Author Topic: Line "huggers" at a buffet . . . and other buffet questions.  (Read 7519 times)

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JenJay

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Re: Line "huggers" at a buffet . . . and other buffet questions.
« Reply #30 on: June 06, 2014, 07:30:25 PM »
If someone is too close behind me in a line, I won't usually step forward because it means crowding the person in front of me and 9 times out of 10 the person behind me just moves up also. So I take a teeny little step back. A step small enough that if the crowder were not in my space, they wouldn't notice. It usually works.

I do that too. Most people don't stand perfectly still while waiting in line, they fidget a little, look around, etc. If I notice someone right behind me I do that "tiny step back" thing as I'm looking around, pretend I don't even notice them. They always take a step back as well and then I step forward and we're all good.

We don't do a lot of buffets but when that's happened to me I've always said "You're welcome to go around me if you'd like". I'd rather they get the first (or even last) scoop of something than have them crowding me all the way through. 

AnnaJ

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Re: Line "huggers" at a buffet . . . and other buffet questions.
« Reply #31 on: June 07, 2014, 04:34:35 PM »
Another buffet question. Is it rude to take all of an item after it is placed on the buffet?

I think that it is inconsiderate of other guests, if not rude. I have seen this happen with crab legs on a buffet several times. And really, how much crab can you crack and eat while it is still warm?
It's never rude to take the *last* of something, but it's always rude to take *all* of something.  The former meaning there's only a healthy-sized spoon full of rice left, so you finish it off.  The latter meaning they just put out chicken and you get every single drumstick and thigh from the bin--or in your case, they just put out the crab legs, so you and your party clean out the entire dish, taking far more than one serving per person.

This is really the fault of the restaurant - they should either have enough of an item prepared to be able to meet demand or they shouldn't offer it.  Unfortunately things like crab legs can be a big draw and buffets will advertise them as available without really intending to provide a sufficient amount for demand; and by demand, I mean they should be able to satisfy the desires of their customers, even the ones who want to eat several servings.

I live in Buffetland and there are dozens of buffets that offer things like crablegs and prime rib and always have them readily available, so it is absolutely possible.

alkira6

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Re: Line "huggers" at a buffet . . . and other buffet questions.
« Reply #32 on: June 07, 2014, 06:35:27 PM »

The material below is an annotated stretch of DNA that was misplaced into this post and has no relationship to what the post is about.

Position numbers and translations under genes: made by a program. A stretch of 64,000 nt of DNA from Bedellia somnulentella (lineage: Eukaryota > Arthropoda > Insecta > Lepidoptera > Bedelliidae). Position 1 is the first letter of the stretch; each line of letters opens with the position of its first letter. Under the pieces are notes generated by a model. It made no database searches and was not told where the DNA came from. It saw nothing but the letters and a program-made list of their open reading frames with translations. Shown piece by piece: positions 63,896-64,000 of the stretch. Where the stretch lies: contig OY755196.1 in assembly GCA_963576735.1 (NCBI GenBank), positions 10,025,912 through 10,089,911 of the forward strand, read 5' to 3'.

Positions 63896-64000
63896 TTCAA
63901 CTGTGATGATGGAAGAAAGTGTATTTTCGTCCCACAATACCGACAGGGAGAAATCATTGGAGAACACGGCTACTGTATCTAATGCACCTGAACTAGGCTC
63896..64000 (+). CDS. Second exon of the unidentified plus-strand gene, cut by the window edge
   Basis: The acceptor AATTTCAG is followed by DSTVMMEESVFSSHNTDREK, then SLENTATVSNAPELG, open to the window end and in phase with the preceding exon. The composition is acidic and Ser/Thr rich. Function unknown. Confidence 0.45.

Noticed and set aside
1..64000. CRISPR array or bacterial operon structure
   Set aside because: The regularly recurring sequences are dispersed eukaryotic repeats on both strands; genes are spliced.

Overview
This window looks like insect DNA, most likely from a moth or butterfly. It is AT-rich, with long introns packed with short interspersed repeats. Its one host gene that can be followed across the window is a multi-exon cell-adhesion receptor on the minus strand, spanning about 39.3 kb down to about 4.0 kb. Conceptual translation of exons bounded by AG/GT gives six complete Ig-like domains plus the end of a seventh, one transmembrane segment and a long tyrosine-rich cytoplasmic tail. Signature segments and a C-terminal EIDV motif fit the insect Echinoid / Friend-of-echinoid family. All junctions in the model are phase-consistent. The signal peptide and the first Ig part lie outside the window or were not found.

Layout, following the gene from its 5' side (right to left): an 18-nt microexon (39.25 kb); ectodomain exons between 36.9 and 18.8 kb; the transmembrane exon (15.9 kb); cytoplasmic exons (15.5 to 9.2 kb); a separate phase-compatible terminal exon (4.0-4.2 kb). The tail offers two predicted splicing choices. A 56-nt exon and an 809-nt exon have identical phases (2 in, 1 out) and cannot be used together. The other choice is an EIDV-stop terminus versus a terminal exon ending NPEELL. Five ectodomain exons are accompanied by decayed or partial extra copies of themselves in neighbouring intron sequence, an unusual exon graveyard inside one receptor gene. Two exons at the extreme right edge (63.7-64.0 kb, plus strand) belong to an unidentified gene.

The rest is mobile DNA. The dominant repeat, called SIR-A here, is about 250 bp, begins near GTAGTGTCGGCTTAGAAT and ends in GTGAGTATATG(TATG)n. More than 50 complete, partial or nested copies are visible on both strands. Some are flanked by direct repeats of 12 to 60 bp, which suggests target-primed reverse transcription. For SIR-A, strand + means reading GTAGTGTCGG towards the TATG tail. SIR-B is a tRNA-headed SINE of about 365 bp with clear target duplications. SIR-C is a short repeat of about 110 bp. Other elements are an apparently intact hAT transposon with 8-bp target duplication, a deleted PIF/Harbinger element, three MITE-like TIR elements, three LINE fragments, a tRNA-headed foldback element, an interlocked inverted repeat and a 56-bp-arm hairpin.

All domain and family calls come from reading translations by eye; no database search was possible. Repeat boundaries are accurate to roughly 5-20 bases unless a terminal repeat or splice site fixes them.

Another buffet question. Is it rude to take all of an item after it is placed on the buffet?

I think that it is inconsiderate of other guests, if not rude. I have seen this happen with crab legs on a buffet several times. And really, how much crab can you crack and eat while it is still warm?
It's never rude to take the *last* of something, but it's always rude to take *all* of something.  The former meaning there's only a healthy-sized spoon full of rice left, so you finish it off.  The latter meaning they just put out chicken and you get every single drumstick and thigh from the bin--or in your case, they just put out the crab legs, so you and your party clean out the entire dish, taking far more than one serving per person.

This is really the fault of the restaurant - they should either have enough of an item prepared to be able to meet demand or they shouldn't offer it.  Unfortunately things like crab legs can be a big draw and buffets will advertise them as available without really intending to provide a sufficient amount for demand; and by demand, I mean they should be able to satisfy the desires of their customers, even the ones who want to eat several servings.

I live in Buffetland and there are dozens of buffets that offer things like crablegs and prime rib and always have them readily available, so it is absolutely possible.

I have seen people stake out the buffet for crab legs, as in you have a family of 4 and one of them is always at the buffet to empty the pan as soon as it comes out.  I saw this happen over the course of 3 hours (meeting at a restaurant) - they ate literally every pan coming out of the kitchen, and they had pans coming out every few minutes! Right before we left the servers started bringing the pans out and directly serving the people on line who were waiting.  The greedy family was in the first rumblings of  a temper tantrum when we left.  Totally greedy and classless.

Possum